Japan’s Economic Resurgence: Yen Volatility, Corporate Reforms, and Investor Opportunities

Suzanne Berkery


Japan's Economic Resurgence: Yen Volatility, Corporate Reforms, and Investor Opportunities


In April, the Yen sank to ¥160.17 against the dollar, the lowest level since April 1990, the main driver being the rate differential between the US and Japan. The yen has been on an almost continual slide since early 2021 as the Bank of Japan maintains ultra-low rates while the US Federal Reserve and other central banks have hiked borrowing costs.


The value of a country’s currency rises and falls relative to currencies elsewhere in line with the laws of supply and demand.  While the US Federal Reserve’s benchmark interest rate is currently set at 5.25-5.50 percent, the Bank of Japan’s (BOJ’s) equivalent rate is just 0-0.1 percent.


At a time when the rest of the developed world has been battling the worst outbreak of inflation in half a century, with a series of rate hikes, Japan for decades has been grappling with the opposite.


After years of deflation or low inflation, Japan is seeing its fastest price growth in more than 30 years. The Government of Japan’s aim is to transform the nation into a vibrant economy, and positive signs of growth are already seen across the board in areas such as wage increases, capital investment, and higher stock prices.


In March, the Bank of Japan ended its negative interest rate policy after 17 years. It has now raised its policy rate out of negative territory, establishing a new target range of 0.0-0.1%.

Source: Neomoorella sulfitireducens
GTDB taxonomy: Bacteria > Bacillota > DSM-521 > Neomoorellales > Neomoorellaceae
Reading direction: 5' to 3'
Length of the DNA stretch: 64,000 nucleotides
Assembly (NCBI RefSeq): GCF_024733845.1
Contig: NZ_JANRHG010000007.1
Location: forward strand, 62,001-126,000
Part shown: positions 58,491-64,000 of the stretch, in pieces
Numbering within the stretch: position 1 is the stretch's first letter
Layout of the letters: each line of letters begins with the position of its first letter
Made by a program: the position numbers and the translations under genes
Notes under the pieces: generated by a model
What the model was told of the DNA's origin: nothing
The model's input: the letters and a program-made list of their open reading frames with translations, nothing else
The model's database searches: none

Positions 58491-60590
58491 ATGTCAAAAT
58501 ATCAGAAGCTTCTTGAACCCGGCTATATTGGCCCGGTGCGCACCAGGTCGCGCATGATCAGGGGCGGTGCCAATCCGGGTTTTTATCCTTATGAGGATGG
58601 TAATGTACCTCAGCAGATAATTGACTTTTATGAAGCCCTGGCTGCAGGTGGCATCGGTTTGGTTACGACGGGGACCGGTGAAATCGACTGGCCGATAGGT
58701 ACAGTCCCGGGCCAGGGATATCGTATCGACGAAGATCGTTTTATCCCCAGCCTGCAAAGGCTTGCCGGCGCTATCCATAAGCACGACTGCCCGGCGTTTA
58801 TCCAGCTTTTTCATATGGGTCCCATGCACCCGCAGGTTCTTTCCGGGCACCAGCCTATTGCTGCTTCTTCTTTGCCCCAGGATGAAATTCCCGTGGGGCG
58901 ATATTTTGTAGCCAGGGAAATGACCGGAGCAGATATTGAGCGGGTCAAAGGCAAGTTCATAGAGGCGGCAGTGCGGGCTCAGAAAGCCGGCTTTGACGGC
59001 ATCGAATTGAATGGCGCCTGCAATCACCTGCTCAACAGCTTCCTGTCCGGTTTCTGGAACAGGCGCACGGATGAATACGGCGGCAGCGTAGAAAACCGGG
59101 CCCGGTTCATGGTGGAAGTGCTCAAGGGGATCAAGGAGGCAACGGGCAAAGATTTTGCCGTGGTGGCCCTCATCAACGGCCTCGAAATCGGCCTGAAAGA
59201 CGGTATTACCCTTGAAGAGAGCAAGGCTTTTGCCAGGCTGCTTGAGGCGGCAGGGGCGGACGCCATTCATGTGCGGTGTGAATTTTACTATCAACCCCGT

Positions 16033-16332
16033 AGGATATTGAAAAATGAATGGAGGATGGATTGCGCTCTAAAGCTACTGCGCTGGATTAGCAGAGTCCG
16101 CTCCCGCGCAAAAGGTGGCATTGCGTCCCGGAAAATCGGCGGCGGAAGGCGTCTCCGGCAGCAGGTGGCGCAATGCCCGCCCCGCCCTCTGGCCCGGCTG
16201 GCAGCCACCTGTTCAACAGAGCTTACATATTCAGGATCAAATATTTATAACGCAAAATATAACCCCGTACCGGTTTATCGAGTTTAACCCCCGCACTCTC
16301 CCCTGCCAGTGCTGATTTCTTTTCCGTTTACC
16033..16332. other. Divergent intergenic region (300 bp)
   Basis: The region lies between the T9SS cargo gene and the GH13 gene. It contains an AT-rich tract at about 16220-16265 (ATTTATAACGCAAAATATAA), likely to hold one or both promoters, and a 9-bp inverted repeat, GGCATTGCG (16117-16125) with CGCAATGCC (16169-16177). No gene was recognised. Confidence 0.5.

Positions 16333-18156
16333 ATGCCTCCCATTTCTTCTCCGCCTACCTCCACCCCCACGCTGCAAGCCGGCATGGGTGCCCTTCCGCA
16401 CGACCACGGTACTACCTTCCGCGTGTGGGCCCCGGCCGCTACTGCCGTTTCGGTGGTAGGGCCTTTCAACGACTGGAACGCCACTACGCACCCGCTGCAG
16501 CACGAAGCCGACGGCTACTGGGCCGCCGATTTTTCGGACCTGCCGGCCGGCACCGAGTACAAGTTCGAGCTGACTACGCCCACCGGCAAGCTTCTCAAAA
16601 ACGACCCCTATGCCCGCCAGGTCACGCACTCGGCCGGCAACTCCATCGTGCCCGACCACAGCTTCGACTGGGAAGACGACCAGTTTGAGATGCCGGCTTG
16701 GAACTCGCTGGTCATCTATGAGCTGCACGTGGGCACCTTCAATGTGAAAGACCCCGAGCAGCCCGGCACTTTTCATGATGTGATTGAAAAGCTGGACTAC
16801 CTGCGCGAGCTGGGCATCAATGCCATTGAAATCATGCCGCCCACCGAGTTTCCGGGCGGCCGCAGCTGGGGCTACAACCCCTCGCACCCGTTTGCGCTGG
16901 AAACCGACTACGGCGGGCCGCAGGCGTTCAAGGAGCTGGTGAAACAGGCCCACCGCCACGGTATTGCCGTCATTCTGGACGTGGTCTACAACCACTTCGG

With recent commentary suggesting that US Federal Reserve will keep rates higher than previously anticipated, this volatility looks set to continue.


Over the last 10 years, both the Tokyo Stock Exchange (TSE) and the government have pushed to improve governance in Japanese listed companies.


Global investor excitement over long-awaited corporate governance changes and improved shareholder returns at Japanese companies have pushed share prices to record highs and seen increased activist investor campaigns in recent years.


In February, the Tokyo Stock Exchange finally surpassing the previous peak set in 1989 -34 years ago.


March 2023 saw the TSE publish a disclosure request focused primarily on enhancing corporate value. After initially focusing on stocks with a price-to-book ratio of less than one, the group is now urging higher valuation companies to maximise their cost of capital and profitability.